The fallout from the National Security Administration's spy programs continues Tuesday both at home and abroad.
Edward Snowden is now the target of an international manhunt by federal agents after revealing top secret information about the National Security Administration's massive data collection programs.
Glenn Greenwald, the journalist who broke the story, says more bombshells are coming.
Could the NSA leak hurt the Obama administration on an international level? Dr. Paul Bonicelli, executive vice president of Regent University and an expert in foreign policy, addresses that question following Dale Hurd's updated report.
Snowden, 29, reportedly has more documents that will produce dozens more stories in the weeks and months ahead.
"We are going to have a lot more significant revelations that have not yet been heard," Guardian journalist Glenn Greenwald said.
Meanwhile, U.S. lawmakers are condemning Snowden's leak and some are calling for criminal charges.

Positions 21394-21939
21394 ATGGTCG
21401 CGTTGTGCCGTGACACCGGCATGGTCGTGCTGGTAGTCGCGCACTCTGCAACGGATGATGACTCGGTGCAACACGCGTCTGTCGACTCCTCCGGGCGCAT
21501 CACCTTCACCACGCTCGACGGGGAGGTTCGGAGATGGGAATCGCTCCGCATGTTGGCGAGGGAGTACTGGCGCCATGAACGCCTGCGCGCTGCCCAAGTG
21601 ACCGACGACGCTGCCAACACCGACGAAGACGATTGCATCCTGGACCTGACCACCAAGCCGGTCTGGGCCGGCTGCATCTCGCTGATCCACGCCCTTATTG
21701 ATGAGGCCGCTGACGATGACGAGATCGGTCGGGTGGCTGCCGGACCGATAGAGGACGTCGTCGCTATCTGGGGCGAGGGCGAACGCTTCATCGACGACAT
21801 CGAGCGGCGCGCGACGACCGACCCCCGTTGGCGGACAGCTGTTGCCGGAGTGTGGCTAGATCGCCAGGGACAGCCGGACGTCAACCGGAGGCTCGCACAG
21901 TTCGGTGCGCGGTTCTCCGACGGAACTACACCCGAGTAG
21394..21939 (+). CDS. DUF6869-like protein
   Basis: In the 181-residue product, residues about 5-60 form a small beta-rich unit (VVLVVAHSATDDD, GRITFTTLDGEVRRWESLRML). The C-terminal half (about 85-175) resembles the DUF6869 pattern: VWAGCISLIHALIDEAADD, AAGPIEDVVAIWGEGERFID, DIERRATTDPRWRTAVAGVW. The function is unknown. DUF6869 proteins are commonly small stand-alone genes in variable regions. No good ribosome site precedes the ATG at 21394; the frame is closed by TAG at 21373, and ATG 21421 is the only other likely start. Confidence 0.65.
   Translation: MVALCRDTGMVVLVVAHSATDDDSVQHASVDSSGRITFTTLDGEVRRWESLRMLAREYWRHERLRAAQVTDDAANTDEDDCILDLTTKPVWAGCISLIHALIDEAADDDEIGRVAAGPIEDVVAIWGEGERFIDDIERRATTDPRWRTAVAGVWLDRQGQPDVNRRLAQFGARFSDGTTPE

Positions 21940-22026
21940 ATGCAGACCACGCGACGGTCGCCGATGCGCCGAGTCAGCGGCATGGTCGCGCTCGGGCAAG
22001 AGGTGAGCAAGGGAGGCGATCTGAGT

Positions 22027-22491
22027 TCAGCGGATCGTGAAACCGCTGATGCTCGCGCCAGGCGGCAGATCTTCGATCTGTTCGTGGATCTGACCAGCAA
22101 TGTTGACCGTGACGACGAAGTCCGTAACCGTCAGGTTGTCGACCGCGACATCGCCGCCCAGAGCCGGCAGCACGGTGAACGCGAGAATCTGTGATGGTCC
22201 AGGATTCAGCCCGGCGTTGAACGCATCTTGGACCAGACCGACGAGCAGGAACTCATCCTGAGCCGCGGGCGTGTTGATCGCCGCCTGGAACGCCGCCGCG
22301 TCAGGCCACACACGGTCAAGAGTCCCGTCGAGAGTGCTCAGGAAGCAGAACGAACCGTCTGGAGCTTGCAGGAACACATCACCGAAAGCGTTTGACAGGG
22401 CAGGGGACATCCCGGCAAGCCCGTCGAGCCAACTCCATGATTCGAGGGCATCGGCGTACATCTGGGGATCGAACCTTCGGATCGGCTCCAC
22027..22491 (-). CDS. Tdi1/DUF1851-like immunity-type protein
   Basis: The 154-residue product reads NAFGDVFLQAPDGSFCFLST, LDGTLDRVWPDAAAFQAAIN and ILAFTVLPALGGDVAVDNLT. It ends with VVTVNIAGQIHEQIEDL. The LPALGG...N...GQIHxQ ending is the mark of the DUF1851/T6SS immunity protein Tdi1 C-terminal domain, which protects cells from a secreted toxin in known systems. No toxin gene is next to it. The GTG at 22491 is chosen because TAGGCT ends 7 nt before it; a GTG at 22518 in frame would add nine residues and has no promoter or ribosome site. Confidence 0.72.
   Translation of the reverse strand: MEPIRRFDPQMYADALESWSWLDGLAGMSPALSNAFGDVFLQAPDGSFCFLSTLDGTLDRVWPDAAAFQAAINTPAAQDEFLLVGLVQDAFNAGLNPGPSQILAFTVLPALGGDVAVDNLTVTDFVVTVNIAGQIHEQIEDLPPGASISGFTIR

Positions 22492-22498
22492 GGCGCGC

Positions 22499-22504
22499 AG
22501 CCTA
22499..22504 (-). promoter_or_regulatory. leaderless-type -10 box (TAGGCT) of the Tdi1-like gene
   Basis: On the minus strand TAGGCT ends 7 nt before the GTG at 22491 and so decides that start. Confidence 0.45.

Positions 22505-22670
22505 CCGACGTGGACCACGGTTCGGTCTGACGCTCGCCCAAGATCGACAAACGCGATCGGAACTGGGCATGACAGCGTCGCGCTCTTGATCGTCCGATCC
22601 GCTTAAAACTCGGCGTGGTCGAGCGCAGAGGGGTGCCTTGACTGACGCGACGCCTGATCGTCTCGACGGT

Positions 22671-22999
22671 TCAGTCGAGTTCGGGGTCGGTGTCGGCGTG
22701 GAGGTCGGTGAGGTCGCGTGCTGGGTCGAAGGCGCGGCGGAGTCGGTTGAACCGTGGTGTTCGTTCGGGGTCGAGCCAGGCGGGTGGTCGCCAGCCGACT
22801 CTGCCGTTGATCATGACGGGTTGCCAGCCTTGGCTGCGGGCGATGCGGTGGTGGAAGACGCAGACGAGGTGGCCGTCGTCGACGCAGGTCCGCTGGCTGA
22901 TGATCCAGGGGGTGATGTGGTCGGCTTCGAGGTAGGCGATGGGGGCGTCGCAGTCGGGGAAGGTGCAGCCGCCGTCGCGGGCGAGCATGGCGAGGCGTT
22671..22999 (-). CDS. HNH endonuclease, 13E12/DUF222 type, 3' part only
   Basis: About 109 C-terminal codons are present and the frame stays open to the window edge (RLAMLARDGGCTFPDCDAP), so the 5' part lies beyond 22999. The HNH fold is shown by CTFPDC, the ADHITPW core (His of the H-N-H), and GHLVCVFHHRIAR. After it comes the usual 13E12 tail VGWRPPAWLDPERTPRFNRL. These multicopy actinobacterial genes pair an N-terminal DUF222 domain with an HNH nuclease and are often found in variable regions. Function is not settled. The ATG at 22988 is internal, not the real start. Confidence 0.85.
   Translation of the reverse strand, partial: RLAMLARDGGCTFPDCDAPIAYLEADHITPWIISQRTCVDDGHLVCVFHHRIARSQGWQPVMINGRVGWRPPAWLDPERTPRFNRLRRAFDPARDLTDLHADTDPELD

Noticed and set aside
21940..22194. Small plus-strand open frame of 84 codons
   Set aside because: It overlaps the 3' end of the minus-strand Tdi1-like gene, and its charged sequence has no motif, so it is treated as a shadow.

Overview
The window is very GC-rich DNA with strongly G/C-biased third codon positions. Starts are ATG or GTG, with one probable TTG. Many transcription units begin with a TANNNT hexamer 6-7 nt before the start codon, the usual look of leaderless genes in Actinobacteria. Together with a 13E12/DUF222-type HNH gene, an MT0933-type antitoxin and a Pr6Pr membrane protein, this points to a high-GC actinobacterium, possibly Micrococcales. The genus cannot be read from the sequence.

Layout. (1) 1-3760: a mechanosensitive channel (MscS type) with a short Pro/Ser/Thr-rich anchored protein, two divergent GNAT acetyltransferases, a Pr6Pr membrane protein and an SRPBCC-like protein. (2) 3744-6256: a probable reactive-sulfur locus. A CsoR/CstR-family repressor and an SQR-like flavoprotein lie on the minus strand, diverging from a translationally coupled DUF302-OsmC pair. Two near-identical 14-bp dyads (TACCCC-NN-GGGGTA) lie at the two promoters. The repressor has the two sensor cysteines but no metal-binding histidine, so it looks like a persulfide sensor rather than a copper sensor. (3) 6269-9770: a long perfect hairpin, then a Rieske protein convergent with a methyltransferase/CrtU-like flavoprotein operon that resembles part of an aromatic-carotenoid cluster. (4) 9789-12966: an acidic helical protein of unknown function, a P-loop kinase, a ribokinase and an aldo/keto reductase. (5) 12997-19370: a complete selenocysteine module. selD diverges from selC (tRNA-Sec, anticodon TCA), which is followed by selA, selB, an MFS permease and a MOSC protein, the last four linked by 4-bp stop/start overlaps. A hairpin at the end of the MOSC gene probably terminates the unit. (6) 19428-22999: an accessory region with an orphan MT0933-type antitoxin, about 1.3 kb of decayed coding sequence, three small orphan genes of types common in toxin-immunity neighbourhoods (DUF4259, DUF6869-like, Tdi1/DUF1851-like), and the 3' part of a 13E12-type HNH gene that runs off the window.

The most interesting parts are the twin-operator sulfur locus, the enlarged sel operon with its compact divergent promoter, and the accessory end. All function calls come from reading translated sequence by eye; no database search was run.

"He's a traitor," House Speaker John Boehner, R-Ohio, said. "These are important national security programs to help keep Americans safe and give us tools to fight the terrorist threat that we face."
Members of Congress are also criticizing the Obama administration for failing to protect privacy rights in its pursuit of terrorists.
Rep. Adam Schiff, D-Calif., said, "There's very little trust in the government and that's for good reason. We're our own worst enemy."
The United States faces anger from abroad as well.
Officials in Germany and the European Union issued complaints over programs that target suspicious foreign messages transmitted through U.S. providers.
Meanwhile, according to a new Washington Post Pew Research poll, the majority of Americans support the NSA tracking.
Overall, 56 percent of Americans say it's acceptable for the government to investigate possible terrorist threats even if that means compromising personal privacy.
Forty-one percent say the practice is unacceptable.
Snowden's whereabouts are currently unknown. He told the Guardian he may seek asylum in Iceland because of its strong free-speech protections.